Differential Effects of Post-School Training on Early Career Mobility
This paper examines in detail the factors that influence the probability of new entrants leaving their first job after completing school, including the differential effects of company provided training, apprenticeships, and training received off-the-job from for profit proprietary institutions. Particular attention is paid to how training effects vary by race, gender and educational attainment. In the paper it is shown that the majority of company provided training spells begin after an employee has been with an employer for at least one year while the majority of off-the-job training spells begin during the first year with an employer. Overall there is no significant difference in the probability of leaving the first employer by gender. Company provided training results in a lower probability of leaving an employer while off-the-job training increases the probability of leaving the first employer. Both of these effects are especially strong for women.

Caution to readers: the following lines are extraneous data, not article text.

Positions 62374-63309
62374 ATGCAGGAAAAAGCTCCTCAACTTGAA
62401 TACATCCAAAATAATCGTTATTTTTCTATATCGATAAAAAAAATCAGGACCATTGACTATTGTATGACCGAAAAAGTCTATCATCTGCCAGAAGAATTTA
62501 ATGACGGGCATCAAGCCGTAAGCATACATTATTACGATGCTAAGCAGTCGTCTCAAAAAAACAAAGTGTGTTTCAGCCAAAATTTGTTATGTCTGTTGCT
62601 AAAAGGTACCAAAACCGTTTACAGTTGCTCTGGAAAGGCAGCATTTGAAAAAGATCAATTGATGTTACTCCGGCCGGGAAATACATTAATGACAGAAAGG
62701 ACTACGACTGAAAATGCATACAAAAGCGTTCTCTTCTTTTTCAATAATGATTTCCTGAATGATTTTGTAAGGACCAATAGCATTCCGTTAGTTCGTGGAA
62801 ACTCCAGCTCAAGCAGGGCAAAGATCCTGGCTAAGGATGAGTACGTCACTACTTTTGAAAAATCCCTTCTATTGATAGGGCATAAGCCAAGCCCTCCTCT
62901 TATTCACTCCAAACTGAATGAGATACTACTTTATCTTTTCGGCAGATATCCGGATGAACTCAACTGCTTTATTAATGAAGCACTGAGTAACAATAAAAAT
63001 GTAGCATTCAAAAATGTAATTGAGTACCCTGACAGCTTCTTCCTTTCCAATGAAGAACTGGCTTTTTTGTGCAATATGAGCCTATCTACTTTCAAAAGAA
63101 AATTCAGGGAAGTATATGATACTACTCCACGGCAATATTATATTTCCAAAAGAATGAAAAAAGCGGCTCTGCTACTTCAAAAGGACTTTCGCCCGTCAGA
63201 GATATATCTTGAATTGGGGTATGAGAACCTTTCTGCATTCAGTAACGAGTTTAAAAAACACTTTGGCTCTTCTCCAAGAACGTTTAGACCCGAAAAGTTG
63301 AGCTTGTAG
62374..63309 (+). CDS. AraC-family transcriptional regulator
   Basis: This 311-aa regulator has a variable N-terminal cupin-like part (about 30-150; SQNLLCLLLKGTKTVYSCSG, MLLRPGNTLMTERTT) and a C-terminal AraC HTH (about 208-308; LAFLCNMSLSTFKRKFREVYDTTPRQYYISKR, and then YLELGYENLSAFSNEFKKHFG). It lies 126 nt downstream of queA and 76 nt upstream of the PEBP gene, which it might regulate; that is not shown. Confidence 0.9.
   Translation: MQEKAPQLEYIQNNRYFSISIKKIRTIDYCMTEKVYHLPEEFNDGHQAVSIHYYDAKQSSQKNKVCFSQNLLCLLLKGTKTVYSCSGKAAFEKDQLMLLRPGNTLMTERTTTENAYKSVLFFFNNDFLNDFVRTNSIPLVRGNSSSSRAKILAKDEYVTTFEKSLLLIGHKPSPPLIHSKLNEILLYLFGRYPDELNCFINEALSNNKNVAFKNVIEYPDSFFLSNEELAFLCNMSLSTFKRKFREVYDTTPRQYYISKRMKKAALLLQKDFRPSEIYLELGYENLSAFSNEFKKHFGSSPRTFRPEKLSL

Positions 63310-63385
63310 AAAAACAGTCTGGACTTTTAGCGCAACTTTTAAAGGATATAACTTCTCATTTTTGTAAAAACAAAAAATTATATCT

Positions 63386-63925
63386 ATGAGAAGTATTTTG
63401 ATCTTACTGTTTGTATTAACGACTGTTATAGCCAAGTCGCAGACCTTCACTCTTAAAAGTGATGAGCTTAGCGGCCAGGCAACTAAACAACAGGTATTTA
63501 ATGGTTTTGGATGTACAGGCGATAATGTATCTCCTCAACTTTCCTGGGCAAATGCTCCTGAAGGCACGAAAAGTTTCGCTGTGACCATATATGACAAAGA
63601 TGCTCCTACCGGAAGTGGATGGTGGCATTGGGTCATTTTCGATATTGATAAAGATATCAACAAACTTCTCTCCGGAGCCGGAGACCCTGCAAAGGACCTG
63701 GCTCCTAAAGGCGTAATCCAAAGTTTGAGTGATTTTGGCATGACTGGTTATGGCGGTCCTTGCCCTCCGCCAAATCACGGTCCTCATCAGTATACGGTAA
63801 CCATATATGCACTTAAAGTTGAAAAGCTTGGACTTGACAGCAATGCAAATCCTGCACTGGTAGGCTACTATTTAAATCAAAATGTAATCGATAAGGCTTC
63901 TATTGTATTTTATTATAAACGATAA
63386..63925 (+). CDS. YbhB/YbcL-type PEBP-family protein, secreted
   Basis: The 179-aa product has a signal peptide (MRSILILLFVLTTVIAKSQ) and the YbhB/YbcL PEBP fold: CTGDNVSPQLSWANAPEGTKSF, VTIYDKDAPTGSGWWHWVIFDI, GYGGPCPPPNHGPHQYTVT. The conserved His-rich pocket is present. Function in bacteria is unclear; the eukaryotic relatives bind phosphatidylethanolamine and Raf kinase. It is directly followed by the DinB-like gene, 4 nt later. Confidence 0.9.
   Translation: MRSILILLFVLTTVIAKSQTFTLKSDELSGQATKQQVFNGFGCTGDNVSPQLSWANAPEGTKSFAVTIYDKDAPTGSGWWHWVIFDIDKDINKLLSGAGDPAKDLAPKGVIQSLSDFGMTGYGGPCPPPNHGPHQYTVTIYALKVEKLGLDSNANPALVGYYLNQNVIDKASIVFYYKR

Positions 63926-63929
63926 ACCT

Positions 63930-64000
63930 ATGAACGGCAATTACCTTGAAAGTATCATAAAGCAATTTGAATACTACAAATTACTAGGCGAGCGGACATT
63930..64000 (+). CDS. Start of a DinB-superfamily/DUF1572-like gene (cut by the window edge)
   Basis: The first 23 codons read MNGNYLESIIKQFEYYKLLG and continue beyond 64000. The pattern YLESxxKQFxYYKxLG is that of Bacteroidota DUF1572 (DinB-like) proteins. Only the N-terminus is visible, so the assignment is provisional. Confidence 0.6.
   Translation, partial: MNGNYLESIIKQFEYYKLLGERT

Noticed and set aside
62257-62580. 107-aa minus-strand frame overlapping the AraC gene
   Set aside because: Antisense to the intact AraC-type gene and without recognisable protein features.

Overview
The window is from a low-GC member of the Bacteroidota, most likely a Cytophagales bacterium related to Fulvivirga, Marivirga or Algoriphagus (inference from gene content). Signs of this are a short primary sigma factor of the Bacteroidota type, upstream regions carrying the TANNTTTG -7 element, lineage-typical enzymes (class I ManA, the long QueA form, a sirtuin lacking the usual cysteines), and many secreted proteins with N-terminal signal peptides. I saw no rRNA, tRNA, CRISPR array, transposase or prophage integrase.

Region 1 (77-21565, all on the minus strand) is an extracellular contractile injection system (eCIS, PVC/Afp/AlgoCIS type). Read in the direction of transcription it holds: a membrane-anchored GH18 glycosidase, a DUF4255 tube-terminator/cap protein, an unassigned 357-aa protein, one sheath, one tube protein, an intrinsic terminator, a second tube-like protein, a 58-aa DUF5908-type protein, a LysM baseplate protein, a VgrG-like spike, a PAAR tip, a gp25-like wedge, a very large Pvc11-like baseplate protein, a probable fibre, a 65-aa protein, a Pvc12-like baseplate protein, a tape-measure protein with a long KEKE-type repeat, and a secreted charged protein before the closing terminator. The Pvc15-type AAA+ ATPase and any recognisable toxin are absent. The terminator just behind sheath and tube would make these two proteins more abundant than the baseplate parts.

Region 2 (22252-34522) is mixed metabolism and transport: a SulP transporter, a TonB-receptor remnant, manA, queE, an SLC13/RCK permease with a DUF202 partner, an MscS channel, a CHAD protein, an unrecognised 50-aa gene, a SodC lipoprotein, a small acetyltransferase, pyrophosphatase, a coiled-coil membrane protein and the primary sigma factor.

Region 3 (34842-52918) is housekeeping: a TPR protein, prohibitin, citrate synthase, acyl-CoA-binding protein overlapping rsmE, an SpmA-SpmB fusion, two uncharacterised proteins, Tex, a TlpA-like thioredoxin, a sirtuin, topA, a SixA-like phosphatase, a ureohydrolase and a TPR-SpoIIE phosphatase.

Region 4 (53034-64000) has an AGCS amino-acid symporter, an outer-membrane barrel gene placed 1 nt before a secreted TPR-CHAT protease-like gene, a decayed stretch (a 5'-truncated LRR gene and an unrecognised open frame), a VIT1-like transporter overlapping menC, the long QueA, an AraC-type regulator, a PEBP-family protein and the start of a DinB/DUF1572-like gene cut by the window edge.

|Date of creation:||Mar 1992|
|Date of revision:|
|Publication status:||published as Journal of Labor Research, (April 1993).|
|Contact details of provider:|| Postal: National Bureau of Economic Research, 1050 Massachusetts Avenue Cambridge, MA 02138, U.S.A.|
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